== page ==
There was ample opportunity during the third round of the Masters Tournament on Saturday for Sergio Garcia to be, well, Sergio Garcia.
But maybe he’s right when he says he has a better perspective on his heretofore unsuccessful quest to win a major championship.
Maybe he’s right when he says he will embrace the moment during Sunday’s third round and continue to “have fun.”
And maybe he’s right when he says his relationship with August National Golf Club, on which his boyhood heroes Seve Ballesteros and Jose Maria Olazabal combined to win four green jackets, has become less toxic.
At this point, there’s no reason not to take the 37-year-old Garcia at his word.
“It was hard but it was fun,” he said after shooting 70 to tie Justin Rose for the 54-hole lead at 6-under-par 210. “It was fun to play well again, to go through a Saturday at the Masters with a chance at winning and to be up there going into tomorrow.”
Garcia had a marvelous ball-striking day, missing only three fairways and three greens, and playing a bogey-free second nine for the second time this week.
More importantly, he turned adversity around. There were several key moments when he executed shots or made putts to keep his round going north, instead of south as it had so often in the past.
Garcia entered the day with a 74.9 scoring average in third rounds at Augusta, the worst among any player in the last 30 years with at least 10 appearances. He had only two under-par rounds on 13 Saturdays and was a cumulative 38-over.
Last year, he shot 81 in the third round, his ninth Saturday with a score of 75 or higher.
“I’m glad to get that scoring average down a little,” he said.
Garcia’s pivotal holes were a stunning 38-foot birdie putt at No. 5, which had three-putt written all over it; a huge break when his second shot into the par-5 13th green was heading for a tributary of Rae’s Creek, only to have the ball hang up on the steep bank (he chipped on and made the birdie putt) and then at No. 18 when an indifferent iron shot left him with a 58-foot putt. He came up 7 feet short on his first putt but rammed home the par attempt to hold onto his share of the lead and his spot in the final twosome with Rose.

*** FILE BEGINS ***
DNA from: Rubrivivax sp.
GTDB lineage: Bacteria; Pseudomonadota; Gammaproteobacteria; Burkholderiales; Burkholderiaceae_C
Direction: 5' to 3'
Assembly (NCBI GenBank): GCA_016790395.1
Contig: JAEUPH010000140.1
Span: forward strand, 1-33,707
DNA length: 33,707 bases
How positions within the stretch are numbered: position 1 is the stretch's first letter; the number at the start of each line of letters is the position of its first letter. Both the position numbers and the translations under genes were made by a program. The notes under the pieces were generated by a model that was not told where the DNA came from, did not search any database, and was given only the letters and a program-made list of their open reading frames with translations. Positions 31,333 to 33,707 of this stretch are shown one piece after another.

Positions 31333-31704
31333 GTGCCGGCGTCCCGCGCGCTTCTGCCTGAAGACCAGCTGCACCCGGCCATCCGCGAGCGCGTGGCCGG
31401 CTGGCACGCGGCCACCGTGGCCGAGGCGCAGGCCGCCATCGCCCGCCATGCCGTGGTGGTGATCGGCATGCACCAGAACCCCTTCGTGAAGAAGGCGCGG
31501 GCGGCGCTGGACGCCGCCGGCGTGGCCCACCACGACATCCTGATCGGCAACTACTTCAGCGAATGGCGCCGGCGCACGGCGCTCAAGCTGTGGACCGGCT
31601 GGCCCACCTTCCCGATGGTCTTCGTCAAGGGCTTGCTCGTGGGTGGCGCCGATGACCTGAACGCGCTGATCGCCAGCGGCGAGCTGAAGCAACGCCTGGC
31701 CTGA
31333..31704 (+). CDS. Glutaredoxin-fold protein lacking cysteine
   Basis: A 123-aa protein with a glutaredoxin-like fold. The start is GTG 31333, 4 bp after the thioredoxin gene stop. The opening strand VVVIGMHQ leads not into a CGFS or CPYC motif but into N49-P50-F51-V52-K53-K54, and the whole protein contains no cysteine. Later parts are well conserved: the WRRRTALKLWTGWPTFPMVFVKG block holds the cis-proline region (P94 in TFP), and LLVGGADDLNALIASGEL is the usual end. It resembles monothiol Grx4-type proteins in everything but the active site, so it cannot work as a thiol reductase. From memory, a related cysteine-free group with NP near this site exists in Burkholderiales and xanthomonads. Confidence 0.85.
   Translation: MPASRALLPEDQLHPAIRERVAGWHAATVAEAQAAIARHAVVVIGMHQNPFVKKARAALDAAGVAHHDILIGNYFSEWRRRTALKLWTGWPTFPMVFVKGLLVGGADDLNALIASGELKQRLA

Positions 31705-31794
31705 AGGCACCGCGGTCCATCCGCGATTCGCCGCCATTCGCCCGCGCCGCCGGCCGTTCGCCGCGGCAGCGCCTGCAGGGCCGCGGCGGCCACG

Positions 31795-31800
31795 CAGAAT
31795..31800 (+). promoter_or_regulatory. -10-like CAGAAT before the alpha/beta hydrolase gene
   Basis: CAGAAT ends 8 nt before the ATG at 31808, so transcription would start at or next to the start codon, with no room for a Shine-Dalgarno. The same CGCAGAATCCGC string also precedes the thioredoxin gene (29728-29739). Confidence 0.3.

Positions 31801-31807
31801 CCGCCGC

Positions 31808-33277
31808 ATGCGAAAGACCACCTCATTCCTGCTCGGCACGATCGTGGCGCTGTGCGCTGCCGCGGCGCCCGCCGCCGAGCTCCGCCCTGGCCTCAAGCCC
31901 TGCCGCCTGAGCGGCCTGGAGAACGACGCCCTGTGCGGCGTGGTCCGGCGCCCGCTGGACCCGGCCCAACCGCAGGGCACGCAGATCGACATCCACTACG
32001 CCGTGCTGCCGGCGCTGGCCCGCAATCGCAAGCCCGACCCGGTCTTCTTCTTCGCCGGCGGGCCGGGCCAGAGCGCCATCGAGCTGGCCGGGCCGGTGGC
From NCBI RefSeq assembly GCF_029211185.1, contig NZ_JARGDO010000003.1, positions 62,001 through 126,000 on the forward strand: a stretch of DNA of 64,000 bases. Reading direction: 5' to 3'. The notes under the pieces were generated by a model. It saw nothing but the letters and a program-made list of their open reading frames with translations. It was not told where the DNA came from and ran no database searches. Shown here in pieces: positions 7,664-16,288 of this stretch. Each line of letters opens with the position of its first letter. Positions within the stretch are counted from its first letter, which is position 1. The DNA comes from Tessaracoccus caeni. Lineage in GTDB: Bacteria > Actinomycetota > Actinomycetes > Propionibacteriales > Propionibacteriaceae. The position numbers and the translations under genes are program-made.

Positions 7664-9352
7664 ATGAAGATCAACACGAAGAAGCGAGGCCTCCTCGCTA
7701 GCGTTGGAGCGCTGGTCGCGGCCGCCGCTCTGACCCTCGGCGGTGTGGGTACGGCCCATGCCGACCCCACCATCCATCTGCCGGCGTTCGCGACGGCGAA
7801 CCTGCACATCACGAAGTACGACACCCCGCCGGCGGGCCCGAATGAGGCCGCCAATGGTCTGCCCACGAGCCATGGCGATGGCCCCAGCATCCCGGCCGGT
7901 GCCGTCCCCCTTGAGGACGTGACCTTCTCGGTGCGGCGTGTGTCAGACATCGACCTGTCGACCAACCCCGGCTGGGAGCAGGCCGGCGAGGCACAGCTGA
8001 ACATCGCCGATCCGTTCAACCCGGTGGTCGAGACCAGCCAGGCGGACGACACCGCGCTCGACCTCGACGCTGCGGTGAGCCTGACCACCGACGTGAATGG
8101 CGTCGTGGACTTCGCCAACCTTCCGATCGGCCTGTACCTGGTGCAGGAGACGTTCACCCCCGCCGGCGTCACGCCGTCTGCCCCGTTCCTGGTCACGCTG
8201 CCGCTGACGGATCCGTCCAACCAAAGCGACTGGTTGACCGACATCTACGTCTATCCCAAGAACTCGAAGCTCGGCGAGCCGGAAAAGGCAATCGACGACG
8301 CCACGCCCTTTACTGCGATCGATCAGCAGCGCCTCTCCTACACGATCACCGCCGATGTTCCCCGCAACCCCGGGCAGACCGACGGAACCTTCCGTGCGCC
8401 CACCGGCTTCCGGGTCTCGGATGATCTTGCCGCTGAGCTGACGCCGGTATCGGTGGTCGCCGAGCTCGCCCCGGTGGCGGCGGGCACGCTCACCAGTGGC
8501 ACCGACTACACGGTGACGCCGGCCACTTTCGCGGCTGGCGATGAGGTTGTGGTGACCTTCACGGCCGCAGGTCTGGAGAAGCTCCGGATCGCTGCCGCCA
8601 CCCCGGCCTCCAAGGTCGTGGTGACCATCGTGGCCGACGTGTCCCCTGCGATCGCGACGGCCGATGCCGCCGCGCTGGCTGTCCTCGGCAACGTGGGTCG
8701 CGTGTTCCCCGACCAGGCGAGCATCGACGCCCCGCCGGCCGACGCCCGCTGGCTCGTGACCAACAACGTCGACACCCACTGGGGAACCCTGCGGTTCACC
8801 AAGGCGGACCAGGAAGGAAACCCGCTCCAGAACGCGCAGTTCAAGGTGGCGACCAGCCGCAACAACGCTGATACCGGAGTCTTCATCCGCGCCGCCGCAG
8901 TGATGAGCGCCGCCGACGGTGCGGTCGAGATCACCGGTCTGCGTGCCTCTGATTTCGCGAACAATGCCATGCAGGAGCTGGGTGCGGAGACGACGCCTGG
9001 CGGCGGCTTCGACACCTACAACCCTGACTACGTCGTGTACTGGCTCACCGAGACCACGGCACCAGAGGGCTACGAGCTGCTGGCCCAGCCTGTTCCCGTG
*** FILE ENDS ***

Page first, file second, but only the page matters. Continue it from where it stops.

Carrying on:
Garcia also had an answer for a three-putt bogey at No. 9: he marched to the 10th tee and proceeded to hit all but one fairway on the second nine and all but one of the greens in regulation. His short game had the answer for the only hiccups, with deft chips to set up his birdies at Nos. 13 and 15, and an up-and-down at No. 16.
Garcia said it was simple: his mind was free of his Augusta demons.
“My mentality has changed a little bit, the way I’m taking things, particularly this week at Augusta,” he said. “My relationship (with the course) has definitely improved, there’s no doubt about it. There’s nothing wrong with Augusta. I think the main thing that has improved is the way I’m looking at it the last two or three years. It’s the kind of place where, if you’re trying to fight against it, it’s going to beat you down.”
For at least one weekend day in contention, Garcia didn’t take the bait.